Agriculture reborn?

Hong Kong is a commercial and financial hub, but no one would call it an agricultural centre. Local agriculture has been diminishing into insignificance for decades, but the government is proposing to develop this long-forgotten sector again. Why the renewed interest and how do we go about doing it?

AGRICULTURE used to be an important industry in Hong Kong. In the New Territories, paddy fields, vegetable plantations, and poultry and pig farms were everywhere.

But over the past decades, urbanisation turned farmland into new towns, service industries took the place of primary industries, and more and more farmland fell into disuse.

Naturally, most people think local agriculture is all but dead. But while the industry is small, it is still producing a sizeable amount of vegetables, poultry and pigs for local consumption.

The value of local agricultural output in 2012 and 2013 was $766 million and $776 million respectively. In 2013, 2 percent of the vegetables we ate were locally-produced. The market share for fresh flowers was 27 percent, live pigs 7 percent, and live poultry 60 percent.

Changing views
SHOULD we allow local agriculture to continue its descent into oblivion?

The government, for one, does not think so. The 2014 Policy Address stated: “There is much our agriculture and fisheries industries can achieve, provided they move towards high-tech, diversified and sustainable development.”

Late last year, it issued a consultative document proposing to revitalise the sector.

The New Agricultural Policy: Sustainable Agricultural Development in Hong Kong (新農業政策:本港農業的可持續發展) suggests Hong Kong “adopt a more proactive approach towards the modernisation and sustainable development of local agriculture”.

The paper noted changing public perception about the future development of local agriculture. More people are seeing the positive impacts this would bring.

Why save a dying sector?
WHY save a declining sector when we can use all our energy to develop commerce, finance and services, the pillars of our economy?

Secretary for Food and Health Ko Wing-man (食物及衞生局局長高永文) says doing so would bring many advantages. Agriculture:

• diversifies our food supply and reduces our reliance on imported food, whilst meeting consumers’ aspirations and demand for food with a high safety standard;

• provides jobs for lesser-skilled workers; bringing opportunities to young people who aspire to develop a career in modern agriculture;

• encourages the productive use of land, contributing to the integration of urban and rural developments, and helps preserve the visual appearance and improve sanitary conditions of the rural environment;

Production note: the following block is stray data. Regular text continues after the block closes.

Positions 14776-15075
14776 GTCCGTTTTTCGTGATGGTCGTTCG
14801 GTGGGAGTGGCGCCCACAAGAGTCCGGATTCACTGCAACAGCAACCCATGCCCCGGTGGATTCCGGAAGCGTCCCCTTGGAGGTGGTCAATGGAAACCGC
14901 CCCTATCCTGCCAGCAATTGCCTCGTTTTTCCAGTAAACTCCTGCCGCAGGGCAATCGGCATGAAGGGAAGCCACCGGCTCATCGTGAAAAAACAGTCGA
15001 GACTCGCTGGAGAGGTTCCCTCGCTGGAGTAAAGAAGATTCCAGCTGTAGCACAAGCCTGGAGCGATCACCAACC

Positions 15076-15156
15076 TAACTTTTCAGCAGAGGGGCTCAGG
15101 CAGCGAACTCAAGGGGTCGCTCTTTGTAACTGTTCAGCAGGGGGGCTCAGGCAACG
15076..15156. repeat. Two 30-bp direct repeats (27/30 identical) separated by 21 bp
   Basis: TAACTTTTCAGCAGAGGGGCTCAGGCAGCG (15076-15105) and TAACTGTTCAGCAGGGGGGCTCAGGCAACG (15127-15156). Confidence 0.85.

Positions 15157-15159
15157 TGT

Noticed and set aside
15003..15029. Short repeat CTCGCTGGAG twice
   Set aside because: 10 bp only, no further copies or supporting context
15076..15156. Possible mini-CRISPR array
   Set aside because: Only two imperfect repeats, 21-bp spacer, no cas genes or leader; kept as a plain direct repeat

• helps natural resources conservation, enrichment of biodiversity and reduction of the carbon footprint in the food supply chain.

Agri-park and development fund
TWO major measures are proposed – an Agri-Park (農業園) and a development fund.

With a size of about 70 to 80 hectares, the park would admit commercial farmers.

It will be a base to experiment with new agricultural practices for wider application to increase agricultural production to meet public demand for safe and fresh produce.

The Sustainable Agricultural Development Fund (SADF, 農業持續發展基金) is for the upgrading of local agricultural practices.

It also aims to promote public participation in leisure farming and educational activities for students and citizens.

Will it work?
CRITICS say sustainable agricultural development requires a comprehensive and long-term strategy. Simply having a few isolated measures will not do.

The government must also ensure that there is enough farmland for farming. Not that we do not have agricultural land, but there is a serious mismatch in land use. Much of our farmland is either used for other purposes or just left unused by developers, who amass farmland for future development.

ONLY 4,400 people engage in agriculture, making up a mere 0.11 percent of the total work force. But many city folk are taking an interest in farming.

Over 100 leisure farms have been set up for people to experience farming during holidays. Growing one’s own food is also a valuable experience for children.

Urban farming on rooftops is a growing fad in cities such as London, Paris, Singapore and Tokyo, and more people are adopting a new “halffarmer- half-X” lifestyle – retaining their original profession while taking on farming too.

No one is under the illusion that agriculture in Hong Kong can have any economic significance.

But it certainly can be developed into an alternative source of unpolluted food and as a leisure activity for all!